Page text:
Is cucumber-and-carrot juice a "100% effective" way to restore vision within a week? No, that's not true: There is no scientific evidence that this drink can improve eyesight or cure any degenerative diseases of the eye, the National Eye Institute told Lead Stories. A clinical nutritionist confirmed that a cucumber-carrot-juice drink would not restore vision loss, particularly in seven days.
Restores vision in seven days. Glaucoma and cataracts are in the past.
This is what the post looked like on Facebook at the time of writing:
(Source: Facebook screenshot taken on Wed Oct 25 23:12:57 2023 UTC)
The narrator then details the ingredients for this drink that will supposedly "restore vision":
Today I will share with you a powerful natural recipe to restore vision that is easy to prepare at home. First, take a cucumber and cut it into pieces. Cucumber contains riboflavin, thiamine and vitamin B6 as well as the minerals calcium and magnesium.
We will also need two carrots. Peel them and cut them into pieces. Carrots contain beta carotene which your body converts into Vitamin A, and Vitamin A is important for healthy vision. ...
We will also need fresh parsley. In addition to Vitamin A, parsley contains sufficient amounts of lutein and zeaxanthin, plant pigments that prevent the development of macular degeneration and cataracts.
Dr. Emily Chew, senior investigator and director of the Division of Epidemiology and Clinical Applications at the National Institutes of Health's National Eye Institute, responded to the claim via email on October 25, 2023:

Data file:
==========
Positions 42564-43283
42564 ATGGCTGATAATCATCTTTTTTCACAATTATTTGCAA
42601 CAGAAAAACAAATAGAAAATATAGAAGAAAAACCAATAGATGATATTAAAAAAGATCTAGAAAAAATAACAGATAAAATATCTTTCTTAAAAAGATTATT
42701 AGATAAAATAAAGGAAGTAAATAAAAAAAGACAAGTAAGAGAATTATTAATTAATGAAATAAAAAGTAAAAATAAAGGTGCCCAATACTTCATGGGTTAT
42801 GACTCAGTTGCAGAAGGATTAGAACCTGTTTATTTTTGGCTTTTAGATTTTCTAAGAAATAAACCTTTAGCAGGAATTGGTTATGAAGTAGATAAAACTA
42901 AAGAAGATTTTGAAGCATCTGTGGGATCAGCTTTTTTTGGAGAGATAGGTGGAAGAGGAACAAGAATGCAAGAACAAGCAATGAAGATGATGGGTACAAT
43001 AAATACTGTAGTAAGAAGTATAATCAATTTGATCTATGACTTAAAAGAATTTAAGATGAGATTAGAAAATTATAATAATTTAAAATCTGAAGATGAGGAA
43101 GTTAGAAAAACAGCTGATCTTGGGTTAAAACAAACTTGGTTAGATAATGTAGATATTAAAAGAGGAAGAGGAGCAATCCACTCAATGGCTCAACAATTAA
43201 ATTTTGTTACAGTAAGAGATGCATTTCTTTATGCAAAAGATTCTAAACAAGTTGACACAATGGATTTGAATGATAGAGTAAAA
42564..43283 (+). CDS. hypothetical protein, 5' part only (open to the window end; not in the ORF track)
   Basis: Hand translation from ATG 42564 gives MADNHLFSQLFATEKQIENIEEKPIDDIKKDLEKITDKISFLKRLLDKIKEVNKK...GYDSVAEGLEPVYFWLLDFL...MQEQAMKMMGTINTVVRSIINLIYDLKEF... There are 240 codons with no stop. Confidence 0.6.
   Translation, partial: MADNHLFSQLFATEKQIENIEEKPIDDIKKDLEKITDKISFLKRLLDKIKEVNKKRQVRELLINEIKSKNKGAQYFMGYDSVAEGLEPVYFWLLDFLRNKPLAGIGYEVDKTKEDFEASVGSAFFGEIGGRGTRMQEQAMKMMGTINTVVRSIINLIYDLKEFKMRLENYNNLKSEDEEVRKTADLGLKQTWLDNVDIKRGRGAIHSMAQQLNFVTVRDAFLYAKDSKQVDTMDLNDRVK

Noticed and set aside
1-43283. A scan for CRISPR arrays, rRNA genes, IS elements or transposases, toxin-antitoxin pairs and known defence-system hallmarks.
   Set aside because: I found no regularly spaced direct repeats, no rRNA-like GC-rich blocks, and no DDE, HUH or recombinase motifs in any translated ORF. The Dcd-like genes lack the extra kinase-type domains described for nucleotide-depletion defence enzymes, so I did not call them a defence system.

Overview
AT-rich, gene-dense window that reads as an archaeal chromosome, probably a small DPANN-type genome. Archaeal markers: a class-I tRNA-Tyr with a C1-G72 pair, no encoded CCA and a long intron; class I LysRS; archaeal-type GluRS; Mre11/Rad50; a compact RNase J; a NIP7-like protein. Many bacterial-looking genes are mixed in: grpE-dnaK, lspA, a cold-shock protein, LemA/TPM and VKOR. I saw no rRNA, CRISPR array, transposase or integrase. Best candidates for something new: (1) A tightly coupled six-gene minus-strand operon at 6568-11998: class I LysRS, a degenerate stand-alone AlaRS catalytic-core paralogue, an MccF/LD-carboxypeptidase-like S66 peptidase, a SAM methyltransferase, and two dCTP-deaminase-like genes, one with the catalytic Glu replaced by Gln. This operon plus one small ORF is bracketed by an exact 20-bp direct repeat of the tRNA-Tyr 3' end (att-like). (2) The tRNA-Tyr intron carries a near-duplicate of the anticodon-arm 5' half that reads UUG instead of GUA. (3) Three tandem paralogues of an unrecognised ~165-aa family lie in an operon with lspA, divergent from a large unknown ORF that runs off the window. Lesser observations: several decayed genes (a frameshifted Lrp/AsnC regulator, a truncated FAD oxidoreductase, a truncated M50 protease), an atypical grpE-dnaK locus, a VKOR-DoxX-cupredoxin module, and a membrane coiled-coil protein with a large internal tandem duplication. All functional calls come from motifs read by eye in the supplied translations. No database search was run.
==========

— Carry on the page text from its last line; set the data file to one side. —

There is no scientific evidence that specific food combinations or dietary supplements can improve eyesight or cure any degenerative diseases of the eye.
Chew explained that "[f]ollowing a diet rich in fruits and vegetables, lean protein, especially fish, and whole grains, is essential to maintaining good health, including that of your eyes." She also advised: "Before taking any dietary supplements, you should consult with your doctor. Some dietary supplements can cause adverse effects and interact with medications you are already taking."
Dr. Zhaoping Li, professor of medicine and chief of the Division of Clinical Nutrition at UCLA, called the video's claims "really false" and "really misinformation." In an October 27, 2023, phone call with Lead Stories, Li elaborated:
There is a benefit of those nutrients in it that may help support the retina health, but they're not going to restore vision.
Additional Lead Stories fact checks of false claims about the health benefits of drinking various beverages can be found here.